About the Author

Peter Gray is a research professor in the Department of Psychology at Boston College. The author of Psychology, a highly regarded college textbook, he writes a popular blog called Freedom to Learn for Psychology Today. He lives in Shrewsbury, Massachusetts.

Product Details


Customer Reviews

Most Helpful Customer Reviews
51 of 51 people found the following review helpful
Format:Hardcover
According to Peter Gray. he wrote this book in response to the implications and consequences of a school-centric model for childhood development: "The school system has directly and indirectly, often unintentionally, fostered an attitude in society that children learn and progress primarily by doing tasks that are directed and evaluated by adults, and that children's own [informal, self-directed] activities are wasted time...Related to this anti-play attitude is an ever-increasing focus on children's [begin italics] performance [end italics], which can be measured, and decreasing concern for true learning, which is difficult or even impossible to measure. What matters in today's educational world is performance that can be scored and compared across students, across schools, and even across nations to see who is better [who scores higher] and who is worse [who scores lower]. Knowledge that is not part of the school curriculum, even deep knowledge, doesn't count."

Credit Gray with brilliant use of sequences to explain the development of a key concept or the steps/stages of a key process. For example, seven reasons why children don't like school; lessons to be learned from exemplary schools (e.g. Sudbury Valley School); universal types of children's play; five of the most valuable lessons to be learned from children's informal, self-directed ways of playing games such as baseball that formal, adult-directed games do not; three primary styles of parenting (i.e. trustful, directive domineering, and directive-protective; reasons for the decline in trustful parenting; and how to become a more trustful parent.
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56 of 63 people found the following review helpful
4.0 out of 5 stars Love it. Hate it. Worth reading! March 11, 2013
Format:Hardcover|Verified Purchase
Some books you read and think "Yes! Yes! Yes!" Some others, "No, No, No." This one, for me, had parts of both.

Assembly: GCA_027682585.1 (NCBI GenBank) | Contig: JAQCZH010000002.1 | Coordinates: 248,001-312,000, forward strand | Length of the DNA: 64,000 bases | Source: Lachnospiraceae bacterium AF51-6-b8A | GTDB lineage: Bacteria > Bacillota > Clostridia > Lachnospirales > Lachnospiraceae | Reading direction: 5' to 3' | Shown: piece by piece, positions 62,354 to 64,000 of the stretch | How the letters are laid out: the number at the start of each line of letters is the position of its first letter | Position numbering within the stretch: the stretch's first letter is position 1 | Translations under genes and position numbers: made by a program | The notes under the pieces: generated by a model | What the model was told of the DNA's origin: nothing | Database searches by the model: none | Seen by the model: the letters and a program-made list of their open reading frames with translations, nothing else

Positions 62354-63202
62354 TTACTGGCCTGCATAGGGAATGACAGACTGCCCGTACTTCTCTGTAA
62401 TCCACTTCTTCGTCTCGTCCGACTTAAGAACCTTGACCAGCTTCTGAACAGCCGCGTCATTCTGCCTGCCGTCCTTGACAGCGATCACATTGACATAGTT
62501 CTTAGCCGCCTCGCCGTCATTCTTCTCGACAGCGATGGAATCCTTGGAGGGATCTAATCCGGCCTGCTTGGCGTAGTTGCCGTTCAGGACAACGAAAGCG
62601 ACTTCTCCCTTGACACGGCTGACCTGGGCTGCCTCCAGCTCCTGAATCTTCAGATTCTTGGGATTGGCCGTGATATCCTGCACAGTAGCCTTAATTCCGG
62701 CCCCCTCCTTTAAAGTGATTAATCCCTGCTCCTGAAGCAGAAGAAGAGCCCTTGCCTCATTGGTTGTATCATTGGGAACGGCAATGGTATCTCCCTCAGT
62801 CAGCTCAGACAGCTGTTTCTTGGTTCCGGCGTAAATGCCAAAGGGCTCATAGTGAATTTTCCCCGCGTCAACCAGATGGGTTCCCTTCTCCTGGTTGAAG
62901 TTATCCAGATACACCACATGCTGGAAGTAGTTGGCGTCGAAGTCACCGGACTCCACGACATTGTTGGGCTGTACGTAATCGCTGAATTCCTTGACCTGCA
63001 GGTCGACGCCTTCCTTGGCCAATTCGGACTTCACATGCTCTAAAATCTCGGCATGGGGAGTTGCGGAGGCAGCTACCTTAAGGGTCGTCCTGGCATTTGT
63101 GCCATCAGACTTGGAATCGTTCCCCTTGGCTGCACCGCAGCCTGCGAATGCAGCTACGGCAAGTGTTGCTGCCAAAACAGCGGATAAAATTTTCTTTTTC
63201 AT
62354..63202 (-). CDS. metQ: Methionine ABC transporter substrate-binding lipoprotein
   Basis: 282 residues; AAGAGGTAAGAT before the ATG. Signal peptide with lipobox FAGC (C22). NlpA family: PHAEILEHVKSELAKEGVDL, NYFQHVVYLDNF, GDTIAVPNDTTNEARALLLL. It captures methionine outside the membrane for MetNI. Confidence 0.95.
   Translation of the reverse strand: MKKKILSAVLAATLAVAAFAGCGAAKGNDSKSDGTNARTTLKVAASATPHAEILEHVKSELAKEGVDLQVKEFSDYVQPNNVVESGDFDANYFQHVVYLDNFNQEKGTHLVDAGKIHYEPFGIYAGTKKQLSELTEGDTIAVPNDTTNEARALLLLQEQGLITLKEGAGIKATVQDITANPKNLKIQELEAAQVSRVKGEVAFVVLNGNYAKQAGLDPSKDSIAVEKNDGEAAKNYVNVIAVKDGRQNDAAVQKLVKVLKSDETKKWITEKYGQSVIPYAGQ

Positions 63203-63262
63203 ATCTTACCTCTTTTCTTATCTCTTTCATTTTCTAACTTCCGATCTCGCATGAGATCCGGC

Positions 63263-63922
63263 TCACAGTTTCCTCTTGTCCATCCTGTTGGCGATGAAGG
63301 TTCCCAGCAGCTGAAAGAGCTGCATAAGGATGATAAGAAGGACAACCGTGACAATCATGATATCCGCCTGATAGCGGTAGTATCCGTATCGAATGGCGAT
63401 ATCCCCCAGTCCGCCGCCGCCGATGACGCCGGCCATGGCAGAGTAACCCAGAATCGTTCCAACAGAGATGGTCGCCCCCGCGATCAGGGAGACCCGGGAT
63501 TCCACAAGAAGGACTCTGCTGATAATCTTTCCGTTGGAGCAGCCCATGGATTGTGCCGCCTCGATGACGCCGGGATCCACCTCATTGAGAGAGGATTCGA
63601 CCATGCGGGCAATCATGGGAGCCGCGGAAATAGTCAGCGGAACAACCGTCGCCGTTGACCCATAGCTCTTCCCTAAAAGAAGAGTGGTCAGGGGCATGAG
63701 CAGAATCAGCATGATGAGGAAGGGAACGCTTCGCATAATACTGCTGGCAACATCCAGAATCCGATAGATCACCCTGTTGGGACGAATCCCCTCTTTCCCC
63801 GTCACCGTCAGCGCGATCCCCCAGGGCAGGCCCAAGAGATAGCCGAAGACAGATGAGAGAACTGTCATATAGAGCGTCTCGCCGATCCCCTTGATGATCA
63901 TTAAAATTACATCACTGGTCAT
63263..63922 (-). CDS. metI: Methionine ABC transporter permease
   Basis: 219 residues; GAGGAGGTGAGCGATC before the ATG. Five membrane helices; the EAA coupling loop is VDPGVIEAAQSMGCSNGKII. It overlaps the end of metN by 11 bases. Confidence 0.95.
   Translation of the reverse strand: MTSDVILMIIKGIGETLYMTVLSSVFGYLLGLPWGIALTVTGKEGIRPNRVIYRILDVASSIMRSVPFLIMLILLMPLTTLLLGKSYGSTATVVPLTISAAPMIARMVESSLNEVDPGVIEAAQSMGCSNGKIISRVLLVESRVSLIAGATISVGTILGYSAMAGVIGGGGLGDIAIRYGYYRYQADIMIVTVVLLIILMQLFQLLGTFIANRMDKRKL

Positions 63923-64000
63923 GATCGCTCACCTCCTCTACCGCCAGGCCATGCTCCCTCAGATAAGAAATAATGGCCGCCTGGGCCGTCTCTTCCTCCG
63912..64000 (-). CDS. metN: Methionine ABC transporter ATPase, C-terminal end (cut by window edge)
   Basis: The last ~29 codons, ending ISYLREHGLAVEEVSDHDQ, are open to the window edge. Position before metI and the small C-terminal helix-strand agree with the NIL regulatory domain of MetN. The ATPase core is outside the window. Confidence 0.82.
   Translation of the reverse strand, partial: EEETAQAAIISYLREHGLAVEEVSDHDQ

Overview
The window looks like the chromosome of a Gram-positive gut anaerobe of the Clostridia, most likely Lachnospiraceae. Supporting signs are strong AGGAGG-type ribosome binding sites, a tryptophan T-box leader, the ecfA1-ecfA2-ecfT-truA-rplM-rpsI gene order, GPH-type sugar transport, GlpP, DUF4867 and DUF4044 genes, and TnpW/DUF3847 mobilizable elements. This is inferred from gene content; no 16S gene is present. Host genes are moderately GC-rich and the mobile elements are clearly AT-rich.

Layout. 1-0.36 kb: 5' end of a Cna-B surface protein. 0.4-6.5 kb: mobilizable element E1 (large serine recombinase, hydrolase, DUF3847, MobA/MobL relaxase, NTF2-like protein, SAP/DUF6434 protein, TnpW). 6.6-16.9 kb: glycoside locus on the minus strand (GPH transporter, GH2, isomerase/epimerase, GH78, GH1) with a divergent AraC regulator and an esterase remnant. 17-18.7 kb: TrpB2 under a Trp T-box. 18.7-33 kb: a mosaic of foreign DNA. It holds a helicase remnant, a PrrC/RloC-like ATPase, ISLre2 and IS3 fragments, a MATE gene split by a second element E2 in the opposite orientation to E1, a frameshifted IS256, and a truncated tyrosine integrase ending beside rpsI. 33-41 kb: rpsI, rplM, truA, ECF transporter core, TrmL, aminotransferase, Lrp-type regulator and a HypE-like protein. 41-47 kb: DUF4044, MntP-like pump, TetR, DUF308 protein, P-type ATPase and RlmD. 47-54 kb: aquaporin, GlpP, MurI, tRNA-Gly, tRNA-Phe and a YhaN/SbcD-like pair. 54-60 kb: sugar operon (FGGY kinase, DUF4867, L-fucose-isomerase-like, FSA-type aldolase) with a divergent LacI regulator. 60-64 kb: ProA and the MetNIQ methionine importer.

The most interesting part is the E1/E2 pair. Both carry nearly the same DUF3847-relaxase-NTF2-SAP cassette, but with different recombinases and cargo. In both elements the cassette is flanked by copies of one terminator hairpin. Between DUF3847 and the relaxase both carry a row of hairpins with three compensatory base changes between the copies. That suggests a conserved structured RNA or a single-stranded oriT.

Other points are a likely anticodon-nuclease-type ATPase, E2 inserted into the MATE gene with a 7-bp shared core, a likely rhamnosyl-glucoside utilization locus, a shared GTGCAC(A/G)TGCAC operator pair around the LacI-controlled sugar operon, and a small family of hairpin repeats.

The "Yes!" parts:

1) A very insightful critique of traditional education. Peter Gray offers a rare, poignant critique of what is fundamentally wrong with public education in his outline of the seven sins of forced education. As he states, children generally don't like school, and for many good reasons, the paramount of which is that government schools are forced education:

"A prison, according to the common, general definition, is any place of involuntary confinement and restriction of liberty. In school, as in adult prisons, the inmates are told exactly what they must do and are punished for failure to comply. Actually, students in school must spend more time doing exactly what they are told to do than is true of adults in penal institutions. Another difference, of course, is that we put adults in prison, because they have committed a crime, while we put children in school because of their age."

Beyond the denial of liberty, Gray also identifies many other real problems of schools:
- They interfere with the development of personal responsibility and self-direction.
- They undermine intrinsic motivation to learn, and turn learning into work.
- They judge students in ways that foster shame, hubris, cynicism, and cheating.
- They interfere with the development of cooperation, and encourage bullying (in large part by their forced nature and their strict age-segregation.)
- They inhibit critical thinking, because of their focus on getting high marks on very simplistic multiple-choice tests.

2) An insightful analysis why and how play and playfulness can foster real learning.
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17 of 18 people found the following review helpful
5.0 out of 5 stars An Essential Read March 5, 2013
Format:Hardcover
Anyone who follows Peter Gray's articles online can expect a thought-provoking, passionate, and evidenced-based approach to approaches for supporting children. This text builds on much of his previous work and presents a unified vision. Each chapter develops in a manner where the conclusions seem almost self-evident, but that is due in large part to the elegance of the writing and the coherency of his arguments. The text presents a wholly constructive alternative model for both education and childhood. It is a very important work that will endure even as others (hopefully) build upon this foundation.
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31 of 39 people found the following review helpful
4.0 out of 5 stars Recommended with Reservations March 31, 2013
Format:Hardcover|Verified Purchase
It's great to find a boldly interdisciplinary book questioning compulsory schooling which recognizes the profound wisdom of hunting & gathering societies.

The book focuses on the "negative reinforcement" side of power over children coming mainly from the state and parents, which I agree stunts their natural development. He doesn't seem bothered by the other way to have power over a child(or adult), "positive reinforcement" (controlling something they want (e.g., a candy bar) and giving it to them when they do what you want (e.g., pestering their parents to buy it)). The hunting and gathering societies I've read about (e.g.,in "Semai A Non-Violent People of Malaya"(swiddeners who also hunt and gather)) are very permissive but vigilantly teach their children "stranger-danger". Modern parents who like this book would do well to also learn from such societies in this respect when it comes to predatory, at times down-right psychopathic, corporations that purvey "positive-reinforcement" for profit; junk food, video games, cinematography, facebook, all things children love like a junkie loves his heroin. Such a message might not get much air-play in our corp-ocracy of course, perhaps the author knows this, perhaps not.